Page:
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FRIDAY, MARCH 23, 2007 (202) 514-2007

WWW.USDOJ.GOV TDD (202) 514-1888

Former Congressional Chief of Staff

Pleads Guilty to Making a False
WASHINGTON – Virginia M. Kontnik, 51, former chief of staff for a U.S. Senator
from Colorado, has pleaded guilty to a charge of making a false certification,
Assistant Attorney General Alice S. Fisher for the Criminal Division announced

Kontnik entered the plea today at a hearing before U.S. District Judge Michael E.
Hegarty of the District of Colorado. According to a one-count criminal information
filed at the federal court in Denver, from 1995 until February 2004, Kontnik was
employed as a chief of staff in the U.S. Senate. In that position, Kontnik managed
approximately 40 employees and was responsible for all personnel decisions. In
particular, Kontnik had discretionary authority to determine staff bonuses and
negotiate staff salaries.

Kontnik admitted that, in the fall of 2002, she engineered a plan to receive $2,000 in
unreported income from her personal assistant by triggering larger than normal
salary payments to the personal assistant from which the personal assistant was
directed to pay Kontnik $2,000. Specifically, Kontnik caused the U.S. Senate to pay
her personal assistant more than his normal bi-weekly salary on two occasions.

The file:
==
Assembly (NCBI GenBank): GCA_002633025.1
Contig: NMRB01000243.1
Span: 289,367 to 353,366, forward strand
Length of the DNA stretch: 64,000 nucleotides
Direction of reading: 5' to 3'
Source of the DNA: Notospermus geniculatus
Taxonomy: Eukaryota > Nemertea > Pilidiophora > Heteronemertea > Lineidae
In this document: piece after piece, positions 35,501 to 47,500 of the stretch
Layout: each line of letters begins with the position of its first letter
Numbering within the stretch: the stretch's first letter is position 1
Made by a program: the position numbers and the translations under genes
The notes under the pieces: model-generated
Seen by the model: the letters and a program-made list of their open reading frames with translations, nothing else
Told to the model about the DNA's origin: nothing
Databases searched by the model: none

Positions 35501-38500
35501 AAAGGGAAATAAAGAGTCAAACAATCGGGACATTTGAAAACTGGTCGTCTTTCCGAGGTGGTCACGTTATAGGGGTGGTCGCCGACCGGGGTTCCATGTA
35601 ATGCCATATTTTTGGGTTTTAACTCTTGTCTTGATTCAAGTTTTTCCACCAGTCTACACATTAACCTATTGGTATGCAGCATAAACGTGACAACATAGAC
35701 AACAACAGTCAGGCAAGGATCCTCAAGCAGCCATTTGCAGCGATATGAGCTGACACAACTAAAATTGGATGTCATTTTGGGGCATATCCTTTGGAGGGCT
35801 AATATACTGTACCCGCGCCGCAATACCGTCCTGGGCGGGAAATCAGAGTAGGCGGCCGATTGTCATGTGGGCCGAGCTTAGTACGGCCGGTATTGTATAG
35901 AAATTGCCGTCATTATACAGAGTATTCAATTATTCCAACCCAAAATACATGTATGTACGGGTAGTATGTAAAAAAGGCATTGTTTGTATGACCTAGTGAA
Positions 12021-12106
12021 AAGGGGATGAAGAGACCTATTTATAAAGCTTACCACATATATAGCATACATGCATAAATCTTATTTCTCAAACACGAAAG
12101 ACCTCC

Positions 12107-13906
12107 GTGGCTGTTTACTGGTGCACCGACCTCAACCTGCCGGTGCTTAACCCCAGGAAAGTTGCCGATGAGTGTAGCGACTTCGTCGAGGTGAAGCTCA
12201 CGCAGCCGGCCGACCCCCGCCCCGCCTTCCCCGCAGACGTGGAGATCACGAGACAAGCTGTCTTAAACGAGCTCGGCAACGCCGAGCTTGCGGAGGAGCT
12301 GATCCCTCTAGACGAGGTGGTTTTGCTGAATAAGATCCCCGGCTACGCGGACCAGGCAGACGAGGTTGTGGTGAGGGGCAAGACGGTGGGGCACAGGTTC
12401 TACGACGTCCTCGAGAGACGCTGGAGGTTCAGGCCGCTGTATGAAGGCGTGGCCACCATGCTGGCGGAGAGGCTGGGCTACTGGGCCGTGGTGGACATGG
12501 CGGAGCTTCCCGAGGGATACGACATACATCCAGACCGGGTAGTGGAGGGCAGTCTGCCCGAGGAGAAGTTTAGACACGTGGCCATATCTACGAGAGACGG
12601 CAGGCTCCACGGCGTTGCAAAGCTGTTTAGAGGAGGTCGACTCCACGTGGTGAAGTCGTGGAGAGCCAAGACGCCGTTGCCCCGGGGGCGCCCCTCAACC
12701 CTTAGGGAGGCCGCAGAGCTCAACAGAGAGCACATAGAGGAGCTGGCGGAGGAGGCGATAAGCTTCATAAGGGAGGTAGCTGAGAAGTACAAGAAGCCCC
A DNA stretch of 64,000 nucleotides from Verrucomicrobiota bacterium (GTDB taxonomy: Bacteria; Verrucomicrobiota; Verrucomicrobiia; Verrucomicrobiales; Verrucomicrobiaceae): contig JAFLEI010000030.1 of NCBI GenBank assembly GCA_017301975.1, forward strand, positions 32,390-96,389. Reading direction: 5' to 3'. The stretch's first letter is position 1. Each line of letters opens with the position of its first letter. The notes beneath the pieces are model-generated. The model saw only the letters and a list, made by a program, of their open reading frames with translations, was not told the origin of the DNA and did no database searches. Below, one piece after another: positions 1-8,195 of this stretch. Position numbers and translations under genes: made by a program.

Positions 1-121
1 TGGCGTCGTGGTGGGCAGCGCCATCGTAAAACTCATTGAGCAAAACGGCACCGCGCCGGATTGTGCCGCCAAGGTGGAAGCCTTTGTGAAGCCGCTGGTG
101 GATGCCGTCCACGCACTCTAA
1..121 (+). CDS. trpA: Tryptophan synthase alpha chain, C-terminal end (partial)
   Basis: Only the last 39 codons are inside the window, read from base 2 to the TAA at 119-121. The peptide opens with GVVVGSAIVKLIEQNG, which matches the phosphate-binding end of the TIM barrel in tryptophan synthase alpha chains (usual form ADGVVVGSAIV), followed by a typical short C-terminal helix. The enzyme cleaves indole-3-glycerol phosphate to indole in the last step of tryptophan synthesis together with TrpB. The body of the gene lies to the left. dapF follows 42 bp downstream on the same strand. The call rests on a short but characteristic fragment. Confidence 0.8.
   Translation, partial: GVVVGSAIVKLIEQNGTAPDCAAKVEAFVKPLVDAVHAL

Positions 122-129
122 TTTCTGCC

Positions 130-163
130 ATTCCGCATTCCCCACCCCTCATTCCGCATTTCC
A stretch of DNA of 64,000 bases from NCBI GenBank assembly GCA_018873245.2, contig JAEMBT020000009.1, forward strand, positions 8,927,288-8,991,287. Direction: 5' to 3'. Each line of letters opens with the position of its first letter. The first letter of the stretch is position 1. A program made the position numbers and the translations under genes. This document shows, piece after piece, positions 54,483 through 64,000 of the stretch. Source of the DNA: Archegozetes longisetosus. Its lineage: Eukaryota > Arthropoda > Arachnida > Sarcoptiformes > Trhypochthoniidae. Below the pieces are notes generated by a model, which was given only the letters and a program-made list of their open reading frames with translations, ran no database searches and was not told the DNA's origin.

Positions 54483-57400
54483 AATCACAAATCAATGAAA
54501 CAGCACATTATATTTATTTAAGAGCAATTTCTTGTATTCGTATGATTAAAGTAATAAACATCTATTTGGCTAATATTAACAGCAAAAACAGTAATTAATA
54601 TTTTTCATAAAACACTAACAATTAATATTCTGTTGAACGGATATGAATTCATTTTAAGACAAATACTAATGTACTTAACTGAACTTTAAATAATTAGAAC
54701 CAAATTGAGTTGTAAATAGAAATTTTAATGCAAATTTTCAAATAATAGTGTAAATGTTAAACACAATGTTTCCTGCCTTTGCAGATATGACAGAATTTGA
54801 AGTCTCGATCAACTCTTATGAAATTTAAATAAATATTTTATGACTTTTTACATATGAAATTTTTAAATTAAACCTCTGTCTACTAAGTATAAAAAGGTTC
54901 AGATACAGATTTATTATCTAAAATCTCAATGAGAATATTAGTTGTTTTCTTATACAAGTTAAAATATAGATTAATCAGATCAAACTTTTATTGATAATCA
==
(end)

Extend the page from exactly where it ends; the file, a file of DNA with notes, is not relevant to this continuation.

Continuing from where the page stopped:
After taxes and withholdings, the net surplus of the bonuses to her assistant was
approximately $3,800.

In the court documents, Kontnik admitted that she directed the personal assistant to
pay her $2,000 of the surplus in cash. The personal assistant did so, giving Kontnik
an envelope containing 20 $100 bills.

On May 13, 2003, Kontnik prepared, signed and filed her annual financial disclosure
report which required that any gifts of $285 or more from a single source be
disclosed. Knowing the information about gifts she received was material to both
the U.S. Senate and to the public, Kontnik failed to report the $2,000 cash payment
in any manner, certifying that her financial disclosure report was “true, complete,
and correct to the best of [her] knowledge and belief.”
Under the terms of her plea agreement, Kontnik faces up to a year in jail, a fine of
up to $100,000, a year of supervised release, and $2,000 in restitution to the U.S.
Senate. Sentencing is scheduled for July 6, 2007.

This case is being prosecuted by trial attorney M. Kendall Day of the Public
Integrity Section, headed by Section Chief William M. Welch II, and the Denver
Division of the FBI. The case was investigated by the FBI.